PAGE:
Professor Catharine A. Wilson
Fellow of the Royal Society of Canada and Redelmeier Professor in Rural History, University of Guelph, Canada
Neighbourhood and Neighbouring in Rural Ontario, Canada, 1800-1960
Neighbourhood is assumed to be at the heart of rural life, yet we have little understanding of how it worked. It was the most immediate set of relationships beyond the family, smaller in size than “community,” and considered to be so ordinary as to be un-noteworthy.
This presentation enters the heart of neighbourhood through the study of reciprocal work or “neighbouring” recorded in farm diaries. Families relied on their neighbours’ help to clear land, raise barns, and harvest crops and returned the favour when asked. This was known as “neighbouring” and the event was called a “Bee,” as they worked like bees in a hive distributing energy, equipment, and skill around the neighbourhood and reinforcing bonds. Such arrangements have come to symbolize the good old days of neighbourliness, but they were neither natural nor simple. To ensure the satisfactory operation of neighbouring, households engaged in complicated labour exchanges governed by an unwritten code of behaviour. On occasion, they used gossip, storytelling, ostracism, even brute force, demonstrating that a cohesive, functioning neighbourhood involved negotiation, flexibility, surveillance, confrontation, and reconciliation. As a result, neighbourhood emerged as a powerful force in their lives.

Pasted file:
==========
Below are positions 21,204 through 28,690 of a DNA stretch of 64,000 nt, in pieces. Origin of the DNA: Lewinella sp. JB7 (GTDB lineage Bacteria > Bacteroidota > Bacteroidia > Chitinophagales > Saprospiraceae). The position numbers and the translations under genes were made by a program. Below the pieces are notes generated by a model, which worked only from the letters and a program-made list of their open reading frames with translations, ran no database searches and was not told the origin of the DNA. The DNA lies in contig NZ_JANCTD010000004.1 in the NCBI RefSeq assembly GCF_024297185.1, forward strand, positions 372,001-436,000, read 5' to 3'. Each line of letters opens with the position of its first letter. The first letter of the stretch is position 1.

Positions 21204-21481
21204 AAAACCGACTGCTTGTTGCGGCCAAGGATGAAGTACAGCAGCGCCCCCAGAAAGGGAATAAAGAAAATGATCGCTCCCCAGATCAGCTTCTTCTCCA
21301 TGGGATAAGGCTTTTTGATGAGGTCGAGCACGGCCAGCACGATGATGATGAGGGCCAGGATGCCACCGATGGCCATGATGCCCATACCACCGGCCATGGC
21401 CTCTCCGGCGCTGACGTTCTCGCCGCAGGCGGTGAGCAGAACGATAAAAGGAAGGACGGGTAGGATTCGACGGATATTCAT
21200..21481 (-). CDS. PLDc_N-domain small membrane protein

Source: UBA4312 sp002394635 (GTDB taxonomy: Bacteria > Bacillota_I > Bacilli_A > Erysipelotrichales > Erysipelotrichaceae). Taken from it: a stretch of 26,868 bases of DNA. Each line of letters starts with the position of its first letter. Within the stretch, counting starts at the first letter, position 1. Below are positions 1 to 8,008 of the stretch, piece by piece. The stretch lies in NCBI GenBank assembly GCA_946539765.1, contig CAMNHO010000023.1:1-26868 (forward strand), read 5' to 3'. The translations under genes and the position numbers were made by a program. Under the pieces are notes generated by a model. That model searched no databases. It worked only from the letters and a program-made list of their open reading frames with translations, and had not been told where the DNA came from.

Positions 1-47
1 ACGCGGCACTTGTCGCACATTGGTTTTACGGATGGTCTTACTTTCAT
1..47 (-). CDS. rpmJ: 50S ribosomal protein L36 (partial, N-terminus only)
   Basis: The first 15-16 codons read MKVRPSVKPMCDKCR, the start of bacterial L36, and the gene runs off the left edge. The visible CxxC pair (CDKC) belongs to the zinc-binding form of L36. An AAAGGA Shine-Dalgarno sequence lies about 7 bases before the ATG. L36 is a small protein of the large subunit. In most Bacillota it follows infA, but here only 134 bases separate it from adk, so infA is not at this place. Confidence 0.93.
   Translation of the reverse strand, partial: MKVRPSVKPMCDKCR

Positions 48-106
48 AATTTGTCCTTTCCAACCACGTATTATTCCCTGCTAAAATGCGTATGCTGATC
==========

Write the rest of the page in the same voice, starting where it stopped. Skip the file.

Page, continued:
Professor Janken Myrdal
Professor Emeritus, Division of Agrarian History, Swedish University of Agricultural Sciences, Uppsala. Main editor of the 5-volume Swedish agrarian history, with an abbreviated volume in English
The problematic wheel-plough, medieval images and source pluralism
The wheel plough is often regarded as the principal agricultural innovation of the Middle Ages in northern Europe, together with the watermill and three-course field rotations. Yet we still have relatively little understanding about how this apparently implement worked. Further examination of the wheel plough indicates how complex, fragile and expensive this tool really was, and suggests that the role of the wheel plough in the transformation of the medieval economy has been overestimated.
The most extensive written sources in Europe for medieval agriculture are the English manorial accounts, which exist in great quantities from the late thirteenth and fourteenth centuries. These accounts, which record the running of the lord’s demesne land, include a section in which the expenses of the ploughs are registered in detail. Together with Alexandra Sapoznik, I have gone through hundreds of such accounts in order to reconstruct how this huge machinery was sustained. Every season the wheels and many other parts of the wheel plough had to be replaced or repaired, and this was an important and often-overlooked drawback of this technology.
Yet as splendid as these accounts are, they must be supplemented with other sources, not least to place the English case within a European context. This is where source pluralism comes in: to use all available sources, including images, texts, archaeology, and modern reconstructions and experiments.
By combining accounts with other sources and widening the geographical scope, a new understanding emerges, in which the wheel plough is only one part of a complicated technological complex. Furthermore, we can identify common trajectories for the whole of the medieval technological transformation, such as dramatically increased iron consumption, with far-reaching consequences for the medieval economy and landscape.
15 Feb 2022
Opening of registration
1 April 2022
Deadline for application for student grants
1 Apr 2022
Deadline for early bird
1 May 2022
Final programme online
1 Jun 2022
Deadline for late registration